# 2D Equilibrium Problem

1. Nov 1, 2008

### Oblivion77

1. The problem statement, all variables and given/known data

Here is the problem

2. Relevant equations

Sum of the forces in x, y and moments

3. The attempt at a solution

I am having troubles drawing a good FBD.

2. Nov 1, 2008

### Staff: Mentor

What forces act on the rod?

Hint: Find the spring stretch as a function of angle.

3. Nov 1, 2008

### Oblivion77

I know there are 2 normals that act on the bar (from the collars) but which way are the normals acting?

4. Nov 1, 2008

### Staff: Mentor

Which way do "normals" usually act?

5. Nov 1, 2008

### Oblivion77

perpendicular, so the normal at the bottom is vertical and the normal at the top is horizontal?

6. Nov 1, 2008

Exactly.

7. Nov 1, 2008

### Oblivion77

Ok, so where does the force in the spring come along in the FBD?

8. Nov 1, 2008

### Staff: Mentor

You tell me. How is the spring oriented? Which way does it push?

9. Nov 1, 2008

### Oblivion77

Would the force in the spring be tension going straight up?

10. Nov 1, 2008

### Staff: Mentor

Yep. You should have a good handle on that FBD now.

11. Nov 1, 2008

### Oblivion77

Thanks for the help!

12. Nov 1, 2008

### Oblivion77

I am having some trouble seeing the stretched and un-stretched lengths of the spring. When the bar is vertical it looks like the un-stretched length is 0.

13. Nov 1, 2008

### Staff: Mentor

The unstretched length of the spring is unknown and unneeded. What you do need is how much the spring is stretched when the bar is at an angle. When the bar is vertical the spring is unstretched, thus the the amount of stretch is zero.

Hint: When the bar is at some angle α, how far down has the end of the bar pulled the spring compared to when the bar was vertical?

14. Nov 1, 2008

### Oblivion77

Is it something like 5sinα?

15. Nov 1, 2008

### Staff: Mentor

Something like that--but not that.

Locate the right triangle whose hypotenuse is the bar. What's the height of that triangle? That's the height of the right end of the bar. Compare that to its height when vertical. That will tell you the amount the spring has been stretched.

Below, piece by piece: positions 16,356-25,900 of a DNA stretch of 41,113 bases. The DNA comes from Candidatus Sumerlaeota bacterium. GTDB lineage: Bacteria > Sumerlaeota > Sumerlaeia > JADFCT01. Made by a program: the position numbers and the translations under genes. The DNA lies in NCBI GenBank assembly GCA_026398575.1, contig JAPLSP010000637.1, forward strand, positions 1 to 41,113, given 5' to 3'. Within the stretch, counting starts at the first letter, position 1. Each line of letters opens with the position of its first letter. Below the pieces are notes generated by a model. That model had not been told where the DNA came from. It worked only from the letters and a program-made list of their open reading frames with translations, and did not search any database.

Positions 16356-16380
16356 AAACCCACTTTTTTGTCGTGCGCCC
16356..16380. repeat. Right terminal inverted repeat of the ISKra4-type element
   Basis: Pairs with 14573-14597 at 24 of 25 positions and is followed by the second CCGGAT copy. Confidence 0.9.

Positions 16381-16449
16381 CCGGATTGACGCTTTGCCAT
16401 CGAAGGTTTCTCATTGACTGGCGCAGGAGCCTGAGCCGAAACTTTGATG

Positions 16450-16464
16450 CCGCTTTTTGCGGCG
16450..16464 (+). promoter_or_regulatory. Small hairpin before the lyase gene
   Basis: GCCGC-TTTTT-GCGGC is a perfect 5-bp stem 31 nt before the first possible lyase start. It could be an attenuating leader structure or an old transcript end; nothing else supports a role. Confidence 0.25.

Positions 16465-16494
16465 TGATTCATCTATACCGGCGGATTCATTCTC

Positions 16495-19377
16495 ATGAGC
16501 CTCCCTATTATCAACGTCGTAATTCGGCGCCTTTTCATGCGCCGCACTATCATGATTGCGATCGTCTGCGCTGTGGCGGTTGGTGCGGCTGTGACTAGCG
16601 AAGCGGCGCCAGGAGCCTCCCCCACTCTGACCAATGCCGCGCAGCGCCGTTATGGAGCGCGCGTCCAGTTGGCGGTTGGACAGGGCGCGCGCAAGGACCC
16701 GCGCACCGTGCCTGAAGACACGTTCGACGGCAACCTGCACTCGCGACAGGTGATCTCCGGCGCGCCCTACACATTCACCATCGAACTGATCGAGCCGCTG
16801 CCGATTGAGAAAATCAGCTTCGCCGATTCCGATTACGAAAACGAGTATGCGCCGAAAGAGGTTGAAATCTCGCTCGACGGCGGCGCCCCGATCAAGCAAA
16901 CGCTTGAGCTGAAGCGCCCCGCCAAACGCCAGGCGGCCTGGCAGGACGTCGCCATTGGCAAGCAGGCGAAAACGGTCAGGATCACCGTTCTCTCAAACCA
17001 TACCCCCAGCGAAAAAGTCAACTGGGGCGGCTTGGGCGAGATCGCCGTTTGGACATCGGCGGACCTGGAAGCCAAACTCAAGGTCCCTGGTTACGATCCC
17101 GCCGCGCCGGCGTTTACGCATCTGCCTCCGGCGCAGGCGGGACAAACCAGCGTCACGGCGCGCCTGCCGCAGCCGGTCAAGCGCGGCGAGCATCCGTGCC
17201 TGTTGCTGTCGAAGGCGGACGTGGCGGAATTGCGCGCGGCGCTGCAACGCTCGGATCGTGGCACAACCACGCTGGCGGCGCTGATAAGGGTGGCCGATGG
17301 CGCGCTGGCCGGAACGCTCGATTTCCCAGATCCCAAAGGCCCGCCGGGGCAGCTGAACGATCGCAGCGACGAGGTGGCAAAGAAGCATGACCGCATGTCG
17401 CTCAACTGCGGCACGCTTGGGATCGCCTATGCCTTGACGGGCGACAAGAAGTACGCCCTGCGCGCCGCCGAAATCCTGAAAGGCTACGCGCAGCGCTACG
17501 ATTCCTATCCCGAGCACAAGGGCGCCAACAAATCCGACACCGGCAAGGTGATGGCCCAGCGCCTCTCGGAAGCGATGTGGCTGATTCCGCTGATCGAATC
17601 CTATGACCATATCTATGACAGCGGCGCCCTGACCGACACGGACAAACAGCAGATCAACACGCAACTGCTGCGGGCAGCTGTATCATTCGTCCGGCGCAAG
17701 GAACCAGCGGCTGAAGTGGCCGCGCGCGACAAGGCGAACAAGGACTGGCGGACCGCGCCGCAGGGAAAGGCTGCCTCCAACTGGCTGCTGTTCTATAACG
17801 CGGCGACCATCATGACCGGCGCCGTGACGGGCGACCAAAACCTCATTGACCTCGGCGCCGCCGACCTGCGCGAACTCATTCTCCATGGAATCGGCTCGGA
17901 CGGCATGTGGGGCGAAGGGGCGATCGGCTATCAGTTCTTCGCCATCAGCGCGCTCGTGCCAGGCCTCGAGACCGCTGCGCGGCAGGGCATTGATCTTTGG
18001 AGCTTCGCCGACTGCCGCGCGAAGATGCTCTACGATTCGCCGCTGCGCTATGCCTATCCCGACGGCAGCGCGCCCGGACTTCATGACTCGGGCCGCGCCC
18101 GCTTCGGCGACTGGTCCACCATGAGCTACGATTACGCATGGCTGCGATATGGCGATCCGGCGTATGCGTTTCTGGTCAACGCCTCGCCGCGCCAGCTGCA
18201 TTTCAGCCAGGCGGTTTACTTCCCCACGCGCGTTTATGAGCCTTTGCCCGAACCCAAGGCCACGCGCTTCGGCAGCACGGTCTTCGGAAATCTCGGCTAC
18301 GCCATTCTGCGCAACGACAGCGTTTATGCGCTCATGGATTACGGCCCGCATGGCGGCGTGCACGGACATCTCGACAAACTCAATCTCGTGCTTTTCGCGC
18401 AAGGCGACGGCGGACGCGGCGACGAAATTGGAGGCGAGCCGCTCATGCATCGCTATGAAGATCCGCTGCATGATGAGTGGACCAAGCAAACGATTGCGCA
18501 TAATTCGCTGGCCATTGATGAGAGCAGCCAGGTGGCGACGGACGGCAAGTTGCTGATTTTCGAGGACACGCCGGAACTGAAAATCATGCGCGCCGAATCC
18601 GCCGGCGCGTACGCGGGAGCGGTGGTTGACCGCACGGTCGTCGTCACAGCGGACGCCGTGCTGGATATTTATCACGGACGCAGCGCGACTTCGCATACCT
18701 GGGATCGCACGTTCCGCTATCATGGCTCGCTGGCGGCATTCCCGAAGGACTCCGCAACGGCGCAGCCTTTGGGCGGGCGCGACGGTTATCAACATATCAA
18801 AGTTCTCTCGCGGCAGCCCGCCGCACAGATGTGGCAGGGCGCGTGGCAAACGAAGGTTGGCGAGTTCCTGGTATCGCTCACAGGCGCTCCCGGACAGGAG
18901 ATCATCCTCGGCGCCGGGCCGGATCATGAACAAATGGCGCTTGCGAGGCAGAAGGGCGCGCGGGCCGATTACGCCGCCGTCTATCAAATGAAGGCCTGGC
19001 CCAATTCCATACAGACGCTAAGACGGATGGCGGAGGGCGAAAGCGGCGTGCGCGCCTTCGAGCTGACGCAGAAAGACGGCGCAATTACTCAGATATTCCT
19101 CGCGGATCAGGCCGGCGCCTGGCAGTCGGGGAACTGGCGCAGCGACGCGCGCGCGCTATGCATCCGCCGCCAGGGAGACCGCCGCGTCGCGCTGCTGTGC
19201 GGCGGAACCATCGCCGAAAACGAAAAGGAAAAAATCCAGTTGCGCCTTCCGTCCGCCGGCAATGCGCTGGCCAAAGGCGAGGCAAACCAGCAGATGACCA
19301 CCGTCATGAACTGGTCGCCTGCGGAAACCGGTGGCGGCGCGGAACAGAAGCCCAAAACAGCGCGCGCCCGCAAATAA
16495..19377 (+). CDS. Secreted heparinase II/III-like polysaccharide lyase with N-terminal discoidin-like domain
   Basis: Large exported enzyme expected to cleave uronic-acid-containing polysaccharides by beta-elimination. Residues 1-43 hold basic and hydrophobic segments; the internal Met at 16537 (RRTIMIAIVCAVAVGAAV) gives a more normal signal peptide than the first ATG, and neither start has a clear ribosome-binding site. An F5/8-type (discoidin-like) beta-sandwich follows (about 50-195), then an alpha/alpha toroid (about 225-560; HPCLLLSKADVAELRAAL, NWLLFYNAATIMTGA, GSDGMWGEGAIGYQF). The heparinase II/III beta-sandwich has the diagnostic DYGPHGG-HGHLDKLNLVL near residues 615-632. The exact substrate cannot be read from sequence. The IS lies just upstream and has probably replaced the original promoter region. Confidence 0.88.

16. Nov 1, 2008

### Oblivion77

Ok, the hypotenuse is 5. So the adjacent side(vertical) is 5Cosα and opposite(horizontal) is 5Sinα. So is 5Cosα the stretched?

17. Nov 1, 2008

### Staff: Mentor

No, it's the height of the spring end measured from the horizontal fixed bar. Compare that to where the spring was when the angled bar was vertical (and the spring unstretched). The difference in height will tell you the amount the spring was stretched.

18. Nov 1, 2008

### Oblivion77

I still can't see what is happening. I am not good at spring questions. I know F=k(L-Lo). but earlier you said the un-stretched length was not needed.

19. Nov 2, 2008

### Staff: Mentor

You need L-Lo, but not Lo.

Do this. Find the height of spring end above the fixed horizontal bar when the 5m bar is vertical. (That should be easy!) Then find its height when the 5m bar is at an angle. (You've already done that.) The difference between those two heights is the amount of stretch in the spring (which is all that L-Lo is) when the bar moves from vertical to some angle.

20. Nov 2, 2008

### Oblivion77

Thanks for all the help! I solved it now.